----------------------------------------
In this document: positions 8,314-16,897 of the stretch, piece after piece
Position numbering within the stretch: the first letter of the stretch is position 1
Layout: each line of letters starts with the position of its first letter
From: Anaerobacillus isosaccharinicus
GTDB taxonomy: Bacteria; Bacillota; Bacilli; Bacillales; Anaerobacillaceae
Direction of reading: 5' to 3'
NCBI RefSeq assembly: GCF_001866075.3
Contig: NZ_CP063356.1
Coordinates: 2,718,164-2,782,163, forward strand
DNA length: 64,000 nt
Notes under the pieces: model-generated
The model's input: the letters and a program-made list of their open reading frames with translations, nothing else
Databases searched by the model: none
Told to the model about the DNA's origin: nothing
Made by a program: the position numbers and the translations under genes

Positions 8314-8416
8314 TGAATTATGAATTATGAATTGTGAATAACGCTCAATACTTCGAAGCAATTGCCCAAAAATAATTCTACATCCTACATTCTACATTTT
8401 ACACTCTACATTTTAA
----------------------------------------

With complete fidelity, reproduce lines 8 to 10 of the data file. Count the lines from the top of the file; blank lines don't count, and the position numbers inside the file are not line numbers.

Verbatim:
Contig: NZ_CP063356.1
Coordinates: 2,718,164-2,782,163, forward strand
DNA length: 64,000 nt